3] The claim that “consumers” of Fathy’s spaces “participated” in the making of the architecture negates the stark difference of position between Fathy, as the knowledgeable professional, and the builders/villagers/dwellers as recipients of his expertise. In fact, the extent of participation was clearly defined along that line of expert vs receiver of expertise and Fathy is even documented in photographs, including one shown at the exhibition last year where he is clearly instructing, standing over builders, rather than the image propagated about the architect as working with, as equal, learning from as well as teaching the builders.

The other myth perpetuated about Hassan Fathy is that his architecture represents the “continuity of Islamic architecture,” an argument forming the spine of Ahmad Hamid’s 2010 book Hassan Fathy and Continuity in Islamic Art and Architecture: The Birth of a New Modern. In this book, Ahmad Hamid positions Hassan Fathy in relation to a long tradition of Islamic Architecture as well as in relation to the advent of twentieth century modernism. The book focuses on Hassan Fathy as “a condenser of an older intelligence” (45) and as an agent of reviving and creating anew an architectural practice that is connected with the essence of an Islamic architectural tradition.

I would argue that Fathy’s architecture is premised not on the continuity of a particular tradition, Islamic or otherwise, but rather as a reactionary response to modernism as a style and a project. In this sense his architecture is less about authenticity and more about romanticism, not unlike European architects and critics of the 19th century who reacted against new concepts of architecture by resorting to primitivism and revivalism.

 Hassan Fathy and The Architecture for the Poor: The Controversy of Success

[Streets in the Habous Quartier in Casablanca, Morocco built by French colonial architects in the
1930s in a madina-like “vernacular” mode for native, working and middle classes in contrast with the modern
town center for European and upper classes]

Also, Fathy’s most famous project, New Gourna, is for me less of “architecture for the poor” than it is a colonial project. Not colonial in the sense of foreignness, but in the approaches and techniques of imposing on a local population the vision of an architect coming from the capital commissioned by a central state to build following state orders, rather than following the desires of the locals. In other words, the residents of Gourna did not commission Fathy nor did they seek his services. New Gourna brings to mind Habous Quartier in colonial Casablanca, a district built in the 1930s by French “experts” for the “native” population using what the French must have thought of as “vernacular” madina architecture.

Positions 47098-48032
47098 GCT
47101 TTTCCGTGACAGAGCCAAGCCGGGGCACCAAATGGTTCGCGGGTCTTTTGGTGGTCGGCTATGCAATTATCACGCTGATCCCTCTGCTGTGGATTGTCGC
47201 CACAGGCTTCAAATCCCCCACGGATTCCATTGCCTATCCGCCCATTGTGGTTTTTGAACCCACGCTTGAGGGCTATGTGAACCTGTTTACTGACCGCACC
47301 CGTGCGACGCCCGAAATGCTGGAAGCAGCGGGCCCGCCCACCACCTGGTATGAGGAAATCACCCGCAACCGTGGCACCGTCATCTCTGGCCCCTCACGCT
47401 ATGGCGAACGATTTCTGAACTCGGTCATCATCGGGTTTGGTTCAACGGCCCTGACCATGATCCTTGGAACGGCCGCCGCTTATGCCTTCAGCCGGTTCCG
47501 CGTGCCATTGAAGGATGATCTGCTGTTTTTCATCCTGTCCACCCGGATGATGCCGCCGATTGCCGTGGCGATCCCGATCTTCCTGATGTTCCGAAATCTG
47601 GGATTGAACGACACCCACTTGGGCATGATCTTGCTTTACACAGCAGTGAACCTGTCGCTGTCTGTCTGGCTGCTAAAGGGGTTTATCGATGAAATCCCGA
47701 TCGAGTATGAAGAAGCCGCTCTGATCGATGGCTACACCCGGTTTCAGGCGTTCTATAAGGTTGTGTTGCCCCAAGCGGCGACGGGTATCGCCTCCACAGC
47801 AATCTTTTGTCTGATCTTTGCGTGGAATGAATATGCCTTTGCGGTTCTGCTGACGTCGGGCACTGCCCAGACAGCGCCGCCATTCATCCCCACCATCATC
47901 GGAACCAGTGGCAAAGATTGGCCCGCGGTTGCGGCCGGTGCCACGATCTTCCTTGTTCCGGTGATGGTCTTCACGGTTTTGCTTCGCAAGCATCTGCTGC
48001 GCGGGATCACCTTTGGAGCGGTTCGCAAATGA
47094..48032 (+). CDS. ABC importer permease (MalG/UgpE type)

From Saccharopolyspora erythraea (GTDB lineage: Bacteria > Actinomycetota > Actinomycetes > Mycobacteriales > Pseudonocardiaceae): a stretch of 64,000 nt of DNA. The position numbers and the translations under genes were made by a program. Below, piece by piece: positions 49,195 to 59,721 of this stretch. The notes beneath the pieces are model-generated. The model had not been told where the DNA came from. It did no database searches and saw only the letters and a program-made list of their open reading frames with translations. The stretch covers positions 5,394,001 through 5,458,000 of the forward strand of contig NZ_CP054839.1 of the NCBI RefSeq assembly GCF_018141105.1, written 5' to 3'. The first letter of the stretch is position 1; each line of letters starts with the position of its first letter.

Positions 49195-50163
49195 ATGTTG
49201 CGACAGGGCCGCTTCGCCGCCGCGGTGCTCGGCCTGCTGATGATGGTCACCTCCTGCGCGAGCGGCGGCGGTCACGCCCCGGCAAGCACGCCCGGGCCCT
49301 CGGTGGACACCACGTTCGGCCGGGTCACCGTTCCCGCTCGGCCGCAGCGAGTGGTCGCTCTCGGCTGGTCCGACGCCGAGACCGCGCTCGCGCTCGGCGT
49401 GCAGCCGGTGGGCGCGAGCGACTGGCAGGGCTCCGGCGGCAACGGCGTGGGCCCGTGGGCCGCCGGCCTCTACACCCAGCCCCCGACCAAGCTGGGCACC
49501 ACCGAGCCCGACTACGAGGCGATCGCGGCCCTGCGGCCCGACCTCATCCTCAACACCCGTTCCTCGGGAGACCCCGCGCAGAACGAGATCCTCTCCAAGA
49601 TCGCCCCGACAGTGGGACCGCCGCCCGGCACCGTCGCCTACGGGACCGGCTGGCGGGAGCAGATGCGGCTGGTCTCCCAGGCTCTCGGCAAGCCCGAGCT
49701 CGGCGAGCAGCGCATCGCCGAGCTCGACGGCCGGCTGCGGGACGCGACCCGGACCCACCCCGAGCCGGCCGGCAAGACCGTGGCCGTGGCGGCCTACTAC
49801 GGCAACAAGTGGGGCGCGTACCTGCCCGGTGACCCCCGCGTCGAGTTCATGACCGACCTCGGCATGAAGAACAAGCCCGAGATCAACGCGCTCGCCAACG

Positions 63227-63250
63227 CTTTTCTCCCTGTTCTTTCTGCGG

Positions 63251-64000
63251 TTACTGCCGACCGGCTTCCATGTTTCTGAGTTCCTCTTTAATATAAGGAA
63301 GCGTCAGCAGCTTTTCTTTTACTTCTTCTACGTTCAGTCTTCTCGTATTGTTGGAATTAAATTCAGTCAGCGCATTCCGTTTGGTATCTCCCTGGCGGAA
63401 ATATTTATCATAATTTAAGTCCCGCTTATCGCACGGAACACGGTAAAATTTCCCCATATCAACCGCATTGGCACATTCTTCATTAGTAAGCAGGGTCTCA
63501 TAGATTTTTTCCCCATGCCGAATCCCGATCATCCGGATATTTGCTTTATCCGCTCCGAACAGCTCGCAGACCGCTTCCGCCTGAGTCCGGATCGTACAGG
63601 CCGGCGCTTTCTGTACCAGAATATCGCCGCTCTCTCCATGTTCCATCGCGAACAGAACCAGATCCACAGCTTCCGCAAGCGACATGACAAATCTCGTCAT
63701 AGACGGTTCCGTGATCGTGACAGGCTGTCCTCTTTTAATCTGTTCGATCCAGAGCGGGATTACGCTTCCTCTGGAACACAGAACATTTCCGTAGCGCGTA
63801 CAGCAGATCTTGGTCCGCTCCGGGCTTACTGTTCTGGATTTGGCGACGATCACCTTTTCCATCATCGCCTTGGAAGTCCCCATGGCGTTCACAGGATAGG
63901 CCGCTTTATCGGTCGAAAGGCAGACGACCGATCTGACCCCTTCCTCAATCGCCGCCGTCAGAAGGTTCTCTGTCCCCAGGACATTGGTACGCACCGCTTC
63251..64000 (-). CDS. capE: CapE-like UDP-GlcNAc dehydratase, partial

Vernaculars Old and New
Hassan Fathy was certainly an architect who belonged to a particular moment in the twentieth century along with his contemporaries in Egypt, India and elsewhere who reacted to concrete and increasingly standardized architecture of the twentieth century. However, the pompous celebrations, flowery descriptions, selective admiration of Fathy in the last several decades since his international recognition in the 1970s has had negative consequences. Somehow the celebration of Fathy came at the expense of recognizing other architects from twentieth century Egypt, particularly the modernists. By promoting the legacy of Fathy the notion that Egypt’s modernists were merely copycats with little contribution of their own to Egyptian architecture or modern architecture in general has been fully ingrained and accepted. Additionally, the perpetuation of Fathy’s romantic ideals has failed to confront the realities in which we live: that his ideas and concepts fail to respond to the mass need for housing, and that his rejection of concrete and modern materials has not been heeded by the poor for whom he claimed to design.

Hassan Fathy and The Architecture for the Poor: The Controversy of Success

Since Fathy’s 1940s experiment and 1960s book about that experiment, a new vernacular has emerged, one which academics, architects and casual observers continue to negate and choose to ignore. Egypt’s vernacular, what the masses are actually building and without the services of architects (architecture without architects) is reinforced concrete and red brick and it is eating up the country. The refusal of architects to work with this reality to theorize and conceptualize new approaches that accommodate the needs of communities and the available (not the most sustainable) materials has delayed the potential for something interesting to be created here. While some continue to dust off the figure of Hassan Fathy on the pedestal, millions of square meters of concrete and red brick are rising around Egypt, from the center of the capital to the rural outskirts and small villages. While Hassan Fathy’s “architecture for the poor” is exhibited in the posh district of Zamalek, the poor have been building in what is closer to Le Corbusier’s domino house than Fathy’s mud brick domed village houses. Pragmatism rather than identity-driven reactionary nostalgia is what drives the poor in how they build.

Hassan Fathy and The Architecture for the Poor: The Controversy of Success

 [Le Corbusier’s domino house, a basic structure using concrete slabs and minimal support]

Fathy’s reaction to modernism as a style was to create a style of his own, the poor however are not concerned with style as much as they are with shelter. For now Fathy’s legacy is retained in the rural “Hassan Fathy Style” houses for the urban rich designed by his students. And that is fine. But the rest of the profession must move on and confront the red brick and concrete and offer new solutions and designs that could be adapted by the masses to maximize the utility and sustainability of Egypt’s new vernacular, before it is too late.